WHAT’S IT LIKE?
You can’t arrive at this hotel without preconceptions: Abu Dhabi’s answer to the Burj Al Arab, or the Emirate’s first shot in a concerted campaign to woo tourists to the destination. At the very least, it’s a building that dominates the corniche of Abu Dhabi City.
Owned by the government and operated by Kempinski, it took four years to build and opened in February 2005. However, the spa is yet to be completed and restaurants are still being added (since my visit in March, two new restaurants have opened).
If you’re part of a government delegation you head through the huge corner gatehouse and straight up a ramp to the fifth floor of the hotel. If you’re just a normal millionaire, you are driven a little further around the perimeter, then in through security, round the fountains, past a cascade of steps and up to the fourth floor reception.
To your left will be a white Rolls Royce and a white Maybach limousine, available for private transfers to and from anywhere you are prepared to pay to go (US$681), if you fancy popping over to Dubai).
To your right will be several liveried helpers, the first of a couple of dozen employees who will welcome you into the lobby of the hotel, check you in and eventually escort you to your room, first of all pausing so you can admire the central dome of the palace (there are 114 domes in all), which is 60 metres high, and 42 metres wide with a surface finish of silver and gold-coloured glass mosaic tiles.
Inside, the colours are less ostentatious than those of the Burj,modelled on the yellows and dark reds of the desert. Instead, it’s the size that astonishes: over 110,000 sqm of marble was used and, walking end to end, you’d cover over 1km.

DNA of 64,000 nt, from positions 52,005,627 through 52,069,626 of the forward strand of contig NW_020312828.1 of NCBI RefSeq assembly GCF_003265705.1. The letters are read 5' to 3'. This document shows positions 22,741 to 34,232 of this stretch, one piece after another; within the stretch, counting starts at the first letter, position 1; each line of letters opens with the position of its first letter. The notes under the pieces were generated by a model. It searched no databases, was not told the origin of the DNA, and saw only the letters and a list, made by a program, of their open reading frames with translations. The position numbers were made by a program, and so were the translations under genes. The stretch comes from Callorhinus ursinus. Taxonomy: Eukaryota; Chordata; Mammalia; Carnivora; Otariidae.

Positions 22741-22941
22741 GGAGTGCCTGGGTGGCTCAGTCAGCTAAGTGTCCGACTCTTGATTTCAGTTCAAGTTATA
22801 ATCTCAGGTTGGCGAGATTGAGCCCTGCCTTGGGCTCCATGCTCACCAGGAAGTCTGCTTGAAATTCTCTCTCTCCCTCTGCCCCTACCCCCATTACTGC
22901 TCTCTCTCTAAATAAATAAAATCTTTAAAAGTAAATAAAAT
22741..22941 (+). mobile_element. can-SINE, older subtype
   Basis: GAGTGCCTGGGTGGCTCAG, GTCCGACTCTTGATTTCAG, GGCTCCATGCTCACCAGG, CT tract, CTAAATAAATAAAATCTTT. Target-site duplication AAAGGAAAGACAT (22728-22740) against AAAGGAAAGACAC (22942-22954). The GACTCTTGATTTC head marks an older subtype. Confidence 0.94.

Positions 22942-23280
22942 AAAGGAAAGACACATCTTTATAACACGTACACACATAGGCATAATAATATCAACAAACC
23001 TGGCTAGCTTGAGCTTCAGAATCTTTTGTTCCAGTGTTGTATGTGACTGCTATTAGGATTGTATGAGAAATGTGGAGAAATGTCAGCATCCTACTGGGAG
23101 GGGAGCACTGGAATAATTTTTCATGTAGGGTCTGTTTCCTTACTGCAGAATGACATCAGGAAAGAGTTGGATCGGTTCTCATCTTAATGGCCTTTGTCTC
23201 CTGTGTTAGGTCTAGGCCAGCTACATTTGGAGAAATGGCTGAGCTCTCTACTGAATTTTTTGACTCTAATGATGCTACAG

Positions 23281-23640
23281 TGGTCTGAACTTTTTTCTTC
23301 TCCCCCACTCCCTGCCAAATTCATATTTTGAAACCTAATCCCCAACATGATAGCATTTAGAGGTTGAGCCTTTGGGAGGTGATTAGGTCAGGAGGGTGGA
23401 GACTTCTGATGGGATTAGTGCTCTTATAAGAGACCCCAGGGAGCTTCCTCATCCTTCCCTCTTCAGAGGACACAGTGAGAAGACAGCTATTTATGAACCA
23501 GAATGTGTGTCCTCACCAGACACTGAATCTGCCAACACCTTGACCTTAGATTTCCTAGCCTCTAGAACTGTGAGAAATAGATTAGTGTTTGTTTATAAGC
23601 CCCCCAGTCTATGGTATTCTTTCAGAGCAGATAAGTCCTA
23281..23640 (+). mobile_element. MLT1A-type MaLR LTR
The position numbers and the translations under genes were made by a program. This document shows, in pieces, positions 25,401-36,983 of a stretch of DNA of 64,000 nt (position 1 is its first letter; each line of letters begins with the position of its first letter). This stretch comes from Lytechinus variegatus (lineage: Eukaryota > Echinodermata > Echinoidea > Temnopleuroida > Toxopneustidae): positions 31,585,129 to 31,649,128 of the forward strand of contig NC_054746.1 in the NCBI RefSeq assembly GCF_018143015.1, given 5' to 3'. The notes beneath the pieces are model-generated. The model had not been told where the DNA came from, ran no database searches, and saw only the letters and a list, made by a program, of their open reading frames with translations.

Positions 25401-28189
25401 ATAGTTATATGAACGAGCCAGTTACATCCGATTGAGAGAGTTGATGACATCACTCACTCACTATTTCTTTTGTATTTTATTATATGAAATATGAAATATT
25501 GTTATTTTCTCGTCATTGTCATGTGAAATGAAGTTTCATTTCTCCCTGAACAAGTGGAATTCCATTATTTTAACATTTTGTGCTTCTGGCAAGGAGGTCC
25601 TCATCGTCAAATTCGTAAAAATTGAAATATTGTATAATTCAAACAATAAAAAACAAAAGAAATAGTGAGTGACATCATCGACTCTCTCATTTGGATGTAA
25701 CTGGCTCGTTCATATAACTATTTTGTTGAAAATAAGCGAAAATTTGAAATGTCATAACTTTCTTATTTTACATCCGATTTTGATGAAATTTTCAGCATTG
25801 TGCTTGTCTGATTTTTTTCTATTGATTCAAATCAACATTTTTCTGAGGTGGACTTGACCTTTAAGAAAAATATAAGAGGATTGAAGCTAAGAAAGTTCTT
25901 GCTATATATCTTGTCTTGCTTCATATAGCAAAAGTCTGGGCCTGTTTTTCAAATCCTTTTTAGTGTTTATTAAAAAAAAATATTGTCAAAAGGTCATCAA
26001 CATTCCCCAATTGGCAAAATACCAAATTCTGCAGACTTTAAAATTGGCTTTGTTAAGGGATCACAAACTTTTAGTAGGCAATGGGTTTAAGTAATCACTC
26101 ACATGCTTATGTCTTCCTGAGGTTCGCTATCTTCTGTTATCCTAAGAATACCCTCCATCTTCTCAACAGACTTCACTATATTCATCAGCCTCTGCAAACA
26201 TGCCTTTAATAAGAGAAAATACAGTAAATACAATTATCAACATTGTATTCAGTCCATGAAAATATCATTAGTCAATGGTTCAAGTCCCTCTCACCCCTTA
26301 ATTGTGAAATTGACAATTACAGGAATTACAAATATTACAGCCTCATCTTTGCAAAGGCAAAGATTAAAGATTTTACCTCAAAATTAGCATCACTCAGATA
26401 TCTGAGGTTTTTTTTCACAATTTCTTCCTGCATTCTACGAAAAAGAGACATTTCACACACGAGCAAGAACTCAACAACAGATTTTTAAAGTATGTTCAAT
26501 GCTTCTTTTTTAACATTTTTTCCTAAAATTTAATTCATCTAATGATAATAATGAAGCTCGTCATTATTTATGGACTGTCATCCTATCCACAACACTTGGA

There are 1,002 chandeliers made with Swarovski’s Strauss crystals, two helicopter pads, 140 lifts (even though at its tallest the hotel is only eight storeys), 128 kitchens and pantries, and 755 flat-screen TVs, and every public area has giant screens ready for any important sporting or political event. The hotel sits in 85 hectares of gardens and has 1.3km of beach front.
WHERE IS IT?
On the corniche, 1km from Abu Dhabi City centre and 38km from Abu Dhabi Airport.
The hotel is effectively divided into three parts: the central palace, containing palace suites, restaurants and bars (where a dress code of smart casual is enforced); and, beneath, the ballroom and auditorium.
The top floor of the palace is reserved for government officials (they could be staying while you are there but you would never know it), while everyone else populates the east and west wings of the hotel.
Each wing has a beach club, pool area, restaurant and spa, plus its own check-in and reception, so you can avoid having to dress suitably to access the main palace. The wings are also suitable for business travellers, with all 302 rooms and 92 suites having Wi-Fi (it’s free throughout the hotel and the grounds –even the beach).
So much for the layout. What is it like staying there? The service is superb; each room comes with its own butler. When I arrived, I had 45 minutes before a meeting and my suit needed pressing. One call to the butler and this was done, arriving back at my room in 30 minutes (two pieces are pressed complimentary, so there was no charge for this).
All soft drinks in the minibar are free, as were the bottles of water that appeared in my room several times a day. Along with wifi, these are things that normally are added to your bill, though obviously it’s still a splash out place to stay.
RESTAURANTS AND BARS
Some are still in the process of opening, but at the time of my visit (early March) options included Sayad for European seafood with an Asian touch, and Le Vendome Brasserie for indoor or outdoor terrace dining.
There’s also Mezzaluna for high-style Italian cuisine. The main bar is the very male-oriented Havana Club for whisky, brandy and cigars.
Yes, of every shape and size including a ballroom capable of holding up to 2,800 people, and a giant auditorium.
There are two spas, both scheduled to open towards the end of this year.
Contrary to many expectations, there’s a genuinely good five-star hotel in Emirates Palace, and one well worth trying –at the very least you’ll have plenty to talk about during business trips to Abu Dhabi.
Internet rates for a midweek stay in April started at US$598 for a Coral room (room only), rising to US$689 for a Diamond room (room only) and US$2,614 for a Khalee junior suite, including breakfast.
Emirates Palace, Abu Dhabi Corniche, tel 971 2690 9000, www.emiratespalace.com